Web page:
Court of Arbitration for Sport

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Report: Manchester City’s UEFA ban appeal doubtful as CAS deals with coronavirus

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Manchester City’s appeal against their two-year UEFA ban for violating Financial Fair Play Regulations (FFP) may be in doubt as the Court of Arbitration for Sport deals with the impacts of the coronavirus pandemic.

The club was expecting to have their hearing heard by the start of the summer but that may not come to fruition, as the court in Lausanne, Switzerland has postponed three hearing and has 16 cases booked until May 16 amid the coronavirus outbreak. Manchester City’s case has yet to be listed.

CAS Secretary General Matthieu Reeb said this on the court making adjustments when contacted by Reuters:

“In-person hearings are still being conducted, where the participants agree to do so,” Reeb wrote in an email statement. “When participants are located in high-risk regions, we are offering the possibility of using video or phone links or postponing to a later date.”

Reeb added that parties involved in cases may request that legal decisions be made “solely on the basis of the written submissions, without a hearing being held”.

The club has denied any wrongdoing, with City CEO Ferran Soriano stating that the “best hope is that this will be finished before the beginning of the summer” following the submission of the appeal.

If the ban is upheld, City would not be able to compete in the 2020-21 Champions League, if they were to qualify. In addition, the defending champions would be banned from European competition in 2021-22.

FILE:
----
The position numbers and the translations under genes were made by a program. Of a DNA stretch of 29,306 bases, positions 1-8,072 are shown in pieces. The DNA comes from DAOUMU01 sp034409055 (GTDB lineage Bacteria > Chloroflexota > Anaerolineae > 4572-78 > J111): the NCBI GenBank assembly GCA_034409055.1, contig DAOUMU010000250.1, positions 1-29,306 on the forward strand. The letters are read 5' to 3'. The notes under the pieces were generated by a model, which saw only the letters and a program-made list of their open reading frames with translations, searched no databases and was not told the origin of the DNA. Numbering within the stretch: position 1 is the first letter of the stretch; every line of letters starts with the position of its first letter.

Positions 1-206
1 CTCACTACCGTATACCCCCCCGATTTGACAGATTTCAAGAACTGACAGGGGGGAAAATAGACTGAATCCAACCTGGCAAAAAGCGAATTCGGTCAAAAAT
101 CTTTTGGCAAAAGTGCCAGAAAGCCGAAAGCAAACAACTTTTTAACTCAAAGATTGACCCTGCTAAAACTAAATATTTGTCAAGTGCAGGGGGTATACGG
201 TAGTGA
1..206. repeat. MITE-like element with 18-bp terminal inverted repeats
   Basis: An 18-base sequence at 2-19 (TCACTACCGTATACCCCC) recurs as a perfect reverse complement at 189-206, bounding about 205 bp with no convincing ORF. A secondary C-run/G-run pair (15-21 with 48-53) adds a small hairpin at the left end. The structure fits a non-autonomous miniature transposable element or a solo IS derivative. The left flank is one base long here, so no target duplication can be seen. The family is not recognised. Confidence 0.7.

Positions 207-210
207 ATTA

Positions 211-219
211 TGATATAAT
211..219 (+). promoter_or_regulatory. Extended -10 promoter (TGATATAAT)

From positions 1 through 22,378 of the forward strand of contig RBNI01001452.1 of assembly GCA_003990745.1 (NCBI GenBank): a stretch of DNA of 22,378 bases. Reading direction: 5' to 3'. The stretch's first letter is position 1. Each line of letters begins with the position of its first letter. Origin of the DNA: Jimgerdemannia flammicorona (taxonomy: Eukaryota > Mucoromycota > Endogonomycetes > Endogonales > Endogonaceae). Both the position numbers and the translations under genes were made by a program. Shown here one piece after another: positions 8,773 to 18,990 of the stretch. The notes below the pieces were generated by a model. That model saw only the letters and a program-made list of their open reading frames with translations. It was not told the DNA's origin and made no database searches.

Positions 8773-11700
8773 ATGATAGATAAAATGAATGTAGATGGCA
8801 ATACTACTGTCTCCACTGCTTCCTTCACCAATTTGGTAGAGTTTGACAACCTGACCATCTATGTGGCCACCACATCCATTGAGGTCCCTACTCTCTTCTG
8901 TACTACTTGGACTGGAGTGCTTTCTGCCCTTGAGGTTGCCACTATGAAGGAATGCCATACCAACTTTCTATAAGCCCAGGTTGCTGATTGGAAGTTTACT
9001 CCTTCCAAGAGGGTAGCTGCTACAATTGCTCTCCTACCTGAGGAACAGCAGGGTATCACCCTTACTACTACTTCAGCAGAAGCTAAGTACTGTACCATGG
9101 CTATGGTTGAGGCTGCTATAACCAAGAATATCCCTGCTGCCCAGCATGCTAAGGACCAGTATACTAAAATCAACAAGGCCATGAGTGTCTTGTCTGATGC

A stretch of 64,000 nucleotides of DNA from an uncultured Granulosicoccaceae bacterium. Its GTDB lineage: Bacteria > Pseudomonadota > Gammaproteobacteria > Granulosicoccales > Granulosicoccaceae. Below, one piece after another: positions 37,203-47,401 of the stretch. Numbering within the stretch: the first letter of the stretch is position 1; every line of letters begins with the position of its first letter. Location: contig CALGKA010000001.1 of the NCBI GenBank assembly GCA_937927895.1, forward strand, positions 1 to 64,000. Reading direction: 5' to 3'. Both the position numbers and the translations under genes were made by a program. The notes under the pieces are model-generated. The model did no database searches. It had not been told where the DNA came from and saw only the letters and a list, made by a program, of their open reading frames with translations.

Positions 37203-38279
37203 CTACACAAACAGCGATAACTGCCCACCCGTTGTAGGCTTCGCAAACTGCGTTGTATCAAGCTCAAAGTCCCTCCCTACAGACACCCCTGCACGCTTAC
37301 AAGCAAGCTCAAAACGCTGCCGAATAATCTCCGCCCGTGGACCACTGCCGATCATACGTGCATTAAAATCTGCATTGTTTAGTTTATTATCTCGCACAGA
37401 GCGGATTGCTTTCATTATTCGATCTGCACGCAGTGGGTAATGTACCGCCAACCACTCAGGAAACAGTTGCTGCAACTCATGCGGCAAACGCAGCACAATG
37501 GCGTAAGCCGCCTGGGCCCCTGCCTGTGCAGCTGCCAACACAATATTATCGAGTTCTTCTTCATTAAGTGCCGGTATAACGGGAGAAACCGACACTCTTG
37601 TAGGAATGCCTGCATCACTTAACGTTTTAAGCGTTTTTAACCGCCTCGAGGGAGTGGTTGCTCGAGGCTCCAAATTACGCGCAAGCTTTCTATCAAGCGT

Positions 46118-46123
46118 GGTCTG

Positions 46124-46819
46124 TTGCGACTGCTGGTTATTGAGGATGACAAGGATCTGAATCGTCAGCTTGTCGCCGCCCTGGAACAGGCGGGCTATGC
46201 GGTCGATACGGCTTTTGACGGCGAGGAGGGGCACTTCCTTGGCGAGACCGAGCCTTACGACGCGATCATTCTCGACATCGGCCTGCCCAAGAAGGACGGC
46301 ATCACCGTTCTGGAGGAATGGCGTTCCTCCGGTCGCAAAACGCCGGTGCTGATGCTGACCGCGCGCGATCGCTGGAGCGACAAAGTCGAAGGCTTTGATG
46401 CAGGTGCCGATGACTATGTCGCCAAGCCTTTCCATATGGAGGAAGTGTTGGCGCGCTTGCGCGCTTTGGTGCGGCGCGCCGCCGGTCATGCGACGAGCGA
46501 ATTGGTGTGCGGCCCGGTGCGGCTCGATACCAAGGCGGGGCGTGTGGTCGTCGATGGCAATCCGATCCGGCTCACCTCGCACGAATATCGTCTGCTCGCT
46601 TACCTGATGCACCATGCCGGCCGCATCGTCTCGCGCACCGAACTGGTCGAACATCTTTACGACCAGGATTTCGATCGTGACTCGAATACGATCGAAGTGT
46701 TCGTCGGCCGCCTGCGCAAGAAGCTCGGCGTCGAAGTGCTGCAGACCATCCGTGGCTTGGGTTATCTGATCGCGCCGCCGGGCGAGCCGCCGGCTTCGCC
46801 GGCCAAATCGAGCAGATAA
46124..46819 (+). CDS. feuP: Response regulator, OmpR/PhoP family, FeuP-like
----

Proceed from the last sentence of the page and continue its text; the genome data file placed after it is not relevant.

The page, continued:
“For the moment, there has been no significant impact on our operations but we will continue to be vigilant. Only three hearings have been postponed so far,” Reeb said.

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Silva loses CAS appeal after battling U.S. Soccer’s promotion/relegation rules

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Riccardo Silva has lost his appeal with the Court of Arbitration for Sport (CAS) as he battled to overturn U.S. Soccer’s rules blocking promotion and relegation.

Silva, a wealthy businessmen who owns second-tier side Miami FC, campaigned to overturn the closed system of Major League Soccer and wanted to bring an open pyramid to soccer in North America.

The ruling at the center of this battle was from FIFA, world soccer’s governing body, as Article 9 states “a club’s entitlement to take part in a domestic league championship shall depend principally on sporting merit.”

His legal battle against U.S. Soccer has lasted for over two-and-a-half years and his appeal over a FIFA ruling in favor of U.S. Soccer was rejected by CAS earlier this week.

CAS stated that FIFA’s rules only apply to competitions that already existed as a pyramid structure and added that “while the wording of Article 9 could be understood as rendering that provision to be universally applicable, FIFA didn’t intend for the rule to apply to U.S. Soccer.”

According to New York Times reporter Tariq Panja, Silva’s representatives are “proud of their fight” and still believe that “an open, merit-based system would bring major benefits to the quality of the game, and would create inclusive, competitive and non-discriminatory soccer in the USA.”

Currently MLS is a closed league where no teams can be relegated to a lower division or promoted into MLS due to finishing top of the second-tier. The only way teams can enter MLS is by being voted in by the expansion committee and by paying an expansion franchise fee.

Those hoping for promotion and relegation in North American soccer will keep fighting but this is a big blow for their hopes of making it a reality.